Organizers at the Indiana State Fair didn't think the storm that caused 60 to 70 mph winds resulting in the collapsed stage that killed five would roll in so quickly.
"The information we had, with our meteorologist on site with constant contact with the National Weather Service, was that we had about 30 more minutes before any kind of rain or storm blew in," fair spokesman Andy Klotz told the Early Show's Chris Wragge on Monday.
Klotz says officials made the announcement recommending the 12,000 concertgoers waiting to see Sugarland seek shelter. Four minutes later, when organizers began evacuating the area, the gusts of wind caused the stage to collapse.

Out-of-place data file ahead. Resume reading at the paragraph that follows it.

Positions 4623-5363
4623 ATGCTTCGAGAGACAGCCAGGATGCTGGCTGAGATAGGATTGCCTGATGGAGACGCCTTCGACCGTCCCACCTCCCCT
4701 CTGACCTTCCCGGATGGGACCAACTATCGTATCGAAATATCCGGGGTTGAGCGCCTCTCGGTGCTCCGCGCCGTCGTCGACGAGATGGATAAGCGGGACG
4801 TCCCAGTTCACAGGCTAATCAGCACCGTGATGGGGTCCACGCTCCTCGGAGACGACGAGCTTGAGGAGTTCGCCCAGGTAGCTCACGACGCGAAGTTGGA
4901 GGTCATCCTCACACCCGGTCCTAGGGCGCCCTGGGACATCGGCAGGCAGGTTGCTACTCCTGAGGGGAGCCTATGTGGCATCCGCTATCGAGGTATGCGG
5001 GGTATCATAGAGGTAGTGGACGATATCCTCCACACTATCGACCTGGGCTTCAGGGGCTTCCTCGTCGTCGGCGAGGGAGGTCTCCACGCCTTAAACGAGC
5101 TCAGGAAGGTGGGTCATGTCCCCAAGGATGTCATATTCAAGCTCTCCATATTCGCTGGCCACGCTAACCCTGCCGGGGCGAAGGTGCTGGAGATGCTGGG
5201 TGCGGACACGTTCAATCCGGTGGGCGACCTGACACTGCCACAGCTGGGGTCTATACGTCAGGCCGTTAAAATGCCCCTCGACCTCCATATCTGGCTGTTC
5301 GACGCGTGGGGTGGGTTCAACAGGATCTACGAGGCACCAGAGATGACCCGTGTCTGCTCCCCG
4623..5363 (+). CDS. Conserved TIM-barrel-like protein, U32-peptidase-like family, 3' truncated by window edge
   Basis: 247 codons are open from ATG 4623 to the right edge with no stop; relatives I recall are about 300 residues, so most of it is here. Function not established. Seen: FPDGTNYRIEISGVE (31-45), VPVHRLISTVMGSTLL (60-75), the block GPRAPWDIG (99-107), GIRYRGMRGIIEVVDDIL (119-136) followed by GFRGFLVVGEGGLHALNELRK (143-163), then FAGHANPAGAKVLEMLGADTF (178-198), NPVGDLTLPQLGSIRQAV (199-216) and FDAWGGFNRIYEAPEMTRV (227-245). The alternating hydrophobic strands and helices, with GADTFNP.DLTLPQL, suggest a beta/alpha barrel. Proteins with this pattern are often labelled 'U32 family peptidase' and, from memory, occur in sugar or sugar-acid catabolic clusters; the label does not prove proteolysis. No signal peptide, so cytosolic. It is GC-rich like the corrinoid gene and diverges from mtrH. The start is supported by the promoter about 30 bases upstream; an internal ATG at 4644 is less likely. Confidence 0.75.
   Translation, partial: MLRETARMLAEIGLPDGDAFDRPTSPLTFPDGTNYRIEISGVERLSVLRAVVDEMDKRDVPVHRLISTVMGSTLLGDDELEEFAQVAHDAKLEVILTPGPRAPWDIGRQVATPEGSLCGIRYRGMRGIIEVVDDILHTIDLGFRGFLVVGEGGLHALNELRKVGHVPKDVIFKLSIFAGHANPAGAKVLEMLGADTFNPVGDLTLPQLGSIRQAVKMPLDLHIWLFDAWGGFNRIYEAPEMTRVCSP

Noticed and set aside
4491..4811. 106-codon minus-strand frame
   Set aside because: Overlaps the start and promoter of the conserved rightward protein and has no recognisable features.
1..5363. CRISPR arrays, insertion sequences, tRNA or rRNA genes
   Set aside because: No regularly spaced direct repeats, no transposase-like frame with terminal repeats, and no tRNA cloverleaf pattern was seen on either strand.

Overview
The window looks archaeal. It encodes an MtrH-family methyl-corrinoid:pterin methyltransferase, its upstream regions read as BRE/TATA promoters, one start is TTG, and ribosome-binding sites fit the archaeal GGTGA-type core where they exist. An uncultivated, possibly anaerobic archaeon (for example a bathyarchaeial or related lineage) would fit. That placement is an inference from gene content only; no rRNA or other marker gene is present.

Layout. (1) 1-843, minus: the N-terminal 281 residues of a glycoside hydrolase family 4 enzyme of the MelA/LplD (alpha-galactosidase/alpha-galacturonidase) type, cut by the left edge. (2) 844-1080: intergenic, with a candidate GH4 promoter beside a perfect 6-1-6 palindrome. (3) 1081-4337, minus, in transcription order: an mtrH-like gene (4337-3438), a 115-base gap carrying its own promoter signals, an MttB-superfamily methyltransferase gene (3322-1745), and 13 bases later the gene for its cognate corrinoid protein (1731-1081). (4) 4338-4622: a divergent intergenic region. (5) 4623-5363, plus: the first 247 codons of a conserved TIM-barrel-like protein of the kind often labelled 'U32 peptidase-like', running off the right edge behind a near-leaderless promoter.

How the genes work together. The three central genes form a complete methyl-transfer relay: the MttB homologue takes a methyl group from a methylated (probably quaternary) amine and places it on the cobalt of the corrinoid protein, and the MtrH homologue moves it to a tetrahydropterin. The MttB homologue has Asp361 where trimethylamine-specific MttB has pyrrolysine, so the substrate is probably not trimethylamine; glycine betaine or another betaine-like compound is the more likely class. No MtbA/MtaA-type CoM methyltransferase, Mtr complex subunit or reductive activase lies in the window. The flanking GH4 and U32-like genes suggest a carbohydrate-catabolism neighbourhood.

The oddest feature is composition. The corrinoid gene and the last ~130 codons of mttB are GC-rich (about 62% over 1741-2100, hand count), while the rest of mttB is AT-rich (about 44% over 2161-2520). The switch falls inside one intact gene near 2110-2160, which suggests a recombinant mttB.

Some 48 people were taken to local hospitals.
"We were in constant contact with the National Weather Service, and we were constantly trying to figure out what was coming, when it was coming and get people to a position of safety as best we could with the information that we had," Klotz says.
The Associated Press reports that witnesses were mixed on whether emergency sirens at the fair were set off, or proper warning was given.
Klotz says, however, that the storm was sudden and isolated, and even warning may not have prevented the tragedy.
But some meteorologists are criticizing fair officials, saying they should have evacuated earlier.
The storm "was very predictable," AccuWeather meteorologist Mike Smith told CBS News. "We put out a warning for 60 mile-an-hour winds a full half-hour before the stage collapse occurred."
"It's pathetic. It makes me mad," says groundskeeper Roger Smith. "Those lives could have been saved yesterday."
Indiana Governor Mitch Daniels will attend a Monday-morning memorial on the state fairgrounds, and the festival will open after.